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Tip: To sort articles by year…

PEP-Web Tip of the Day

After you perform a search, you can sort the articles by Year. This will rearrange the results of your search chronologically, displaying the earliest published articles first. This feature is useful to trace the development of a specific psychoanalytic concept through time.

For the complete list of tips, see PEP-Web Tips on the PEP-Web support page.

Meissner, W.W. (1998). A Prophetic Analyst: Erich Fromm's Contribution to Psychoanalysis. Edited by Mauricio Cortina and Michael Maccoby. Northvale, NJ: Jason Aronson, 1996, xv + 461 pp., $45.00. J. Amer. Psychoanal. Assn., 46(2):597.

(1998). Journal of the American Psychoanalytic Association, 46(2):597

A Prophetic Analyst: Erich Fromm's Contribution to Psychoanalysis. Edited by Mauricio Cortina and Michael Maccoby. Northvale, NJ: Jason Aronson, 1996, xv + 461 pp., $45.00

Review by:
William W. Meissner

Erich Fromm has long been regarded by many as a figure marginal to the mainstream of psychoanalysis. The present Festschrift attempts to redress that imbalance and close the gap between Fromm's thinking and contemporary analysis. Cortina and Maccoby, collaborators with Fromm, have drawn together contributions from his students and admirers, drawn mostly from the William Alanson White Institute, the Washington School of Psychiatry, the Maccoby Group, and other institutes particularly open to his thought. Rather than joining Fromm more closely to current analytic thought, the contributions tend more in the direction of drawing current analysis more closely to Fromm.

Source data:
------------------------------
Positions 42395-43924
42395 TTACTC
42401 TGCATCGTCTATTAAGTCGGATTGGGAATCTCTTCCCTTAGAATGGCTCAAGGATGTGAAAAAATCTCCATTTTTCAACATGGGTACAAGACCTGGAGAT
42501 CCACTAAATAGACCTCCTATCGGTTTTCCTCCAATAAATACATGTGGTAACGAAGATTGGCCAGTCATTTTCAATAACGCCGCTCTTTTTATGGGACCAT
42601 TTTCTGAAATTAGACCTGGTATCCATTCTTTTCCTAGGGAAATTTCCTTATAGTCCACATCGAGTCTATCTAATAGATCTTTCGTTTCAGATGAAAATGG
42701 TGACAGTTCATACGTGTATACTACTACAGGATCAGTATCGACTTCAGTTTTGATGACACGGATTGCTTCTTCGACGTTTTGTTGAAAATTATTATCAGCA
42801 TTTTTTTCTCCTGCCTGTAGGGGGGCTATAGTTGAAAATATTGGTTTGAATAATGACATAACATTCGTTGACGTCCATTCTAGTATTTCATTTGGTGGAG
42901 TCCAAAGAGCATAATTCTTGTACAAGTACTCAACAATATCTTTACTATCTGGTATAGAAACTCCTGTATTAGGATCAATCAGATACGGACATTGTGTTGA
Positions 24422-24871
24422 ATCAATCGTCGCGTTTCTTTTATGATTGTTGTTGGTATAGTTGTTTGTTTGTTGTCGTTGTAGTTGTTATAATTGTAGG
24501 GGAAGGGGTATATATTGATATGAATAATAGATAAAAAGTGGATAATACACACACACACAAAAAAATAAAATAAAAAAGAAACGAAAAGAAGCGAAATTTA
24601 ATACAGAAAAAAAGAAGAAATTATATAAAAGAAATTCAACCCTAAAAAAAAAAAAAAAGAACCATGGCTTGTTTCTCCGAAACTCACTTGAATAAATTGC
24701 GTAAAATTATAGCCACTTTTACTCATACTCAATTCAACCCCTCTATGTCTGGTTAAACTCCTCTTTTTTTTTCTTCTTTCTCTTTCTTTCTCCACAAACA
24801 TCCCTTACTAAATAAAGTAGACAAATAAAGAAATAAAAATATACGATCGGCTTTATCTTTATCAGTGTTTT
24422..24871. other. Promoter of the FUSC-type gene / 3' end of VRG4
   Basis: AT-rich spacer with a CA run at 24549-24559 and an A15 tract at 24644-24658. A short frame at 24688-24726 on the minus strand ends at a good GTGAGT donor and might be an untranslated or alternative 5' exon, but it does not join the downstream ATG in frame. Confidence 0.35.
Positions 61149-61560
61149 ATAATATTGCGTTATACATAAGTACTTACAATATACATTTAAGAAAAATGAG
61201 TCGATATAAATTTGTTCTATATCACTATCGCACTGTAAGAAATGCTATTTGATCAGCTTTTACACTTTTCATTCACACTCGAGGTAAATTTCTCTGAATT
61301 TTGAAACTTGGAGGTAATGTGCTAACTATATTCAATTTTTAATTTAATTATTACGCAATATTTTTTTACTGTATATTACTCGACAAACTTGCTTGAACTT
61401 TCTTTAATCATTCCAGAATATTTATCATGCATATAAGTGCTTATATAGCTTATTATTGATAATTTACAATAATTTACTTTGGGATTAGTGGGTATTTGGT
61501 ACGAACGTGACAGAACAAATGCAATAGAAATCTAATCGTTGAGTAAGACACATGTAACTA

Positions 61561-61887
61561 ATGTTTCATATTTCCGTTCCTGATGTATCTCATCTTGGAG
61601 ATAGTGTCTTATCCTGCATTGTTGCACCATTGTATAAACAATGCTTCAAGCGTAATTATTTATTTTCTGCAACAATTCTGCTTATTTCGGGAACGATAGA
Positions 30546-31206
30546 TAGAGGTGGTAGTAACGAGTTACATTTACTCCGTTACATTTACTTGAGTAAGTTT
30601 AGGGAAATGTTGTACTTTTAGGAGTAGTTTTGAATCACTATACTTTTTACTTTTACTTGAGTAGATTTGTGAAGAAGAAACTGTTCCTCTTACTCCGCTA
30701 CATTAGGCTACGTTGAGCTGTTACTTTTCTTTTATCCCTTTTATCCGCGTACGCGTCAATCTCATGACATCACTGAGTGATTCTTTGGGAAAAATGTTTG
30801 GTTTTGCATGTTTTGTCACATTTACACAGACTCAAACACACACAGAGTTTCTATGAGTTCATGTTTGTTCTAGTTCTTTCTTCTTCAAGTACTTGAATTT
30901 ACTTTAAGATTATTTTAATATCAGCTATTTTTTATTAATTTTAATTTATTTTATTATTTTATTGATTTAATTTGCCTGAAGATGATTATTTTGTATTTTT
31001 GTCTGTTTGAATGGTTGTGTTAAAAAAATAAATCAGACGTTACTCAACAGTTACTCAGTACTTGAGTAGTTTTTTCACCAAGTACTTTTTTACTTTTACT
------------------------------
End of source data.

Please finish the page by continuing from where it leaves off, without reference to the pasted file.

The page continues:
After a comprehensive introduction to Fromm's thinking, from which it would seem Fromm either anticipated or originated most of the modern developments in analysis, without receiving due recognition, a series of essays explore aspects of Fromm's personality and work. The tension between his analytic and his prophetic voice, his authoritarianism and his intelligent flexibility, is examined, as are his existential humanism and ethics and aspects of his analysis of character. There is in these accounts enough balance between Fromm's pluses and minuses to reveal to readers the eccentricities and maverick quality of his approach, while opening areas in which a further integration of his thought with mainstream psychoanalysis may be possible. In sum, the book provides a valuable perspective on Fromm and his contributions and should serve well those analysts interested in exploring the fringes of discovery in the evolution of contemporary psychoanalysis.

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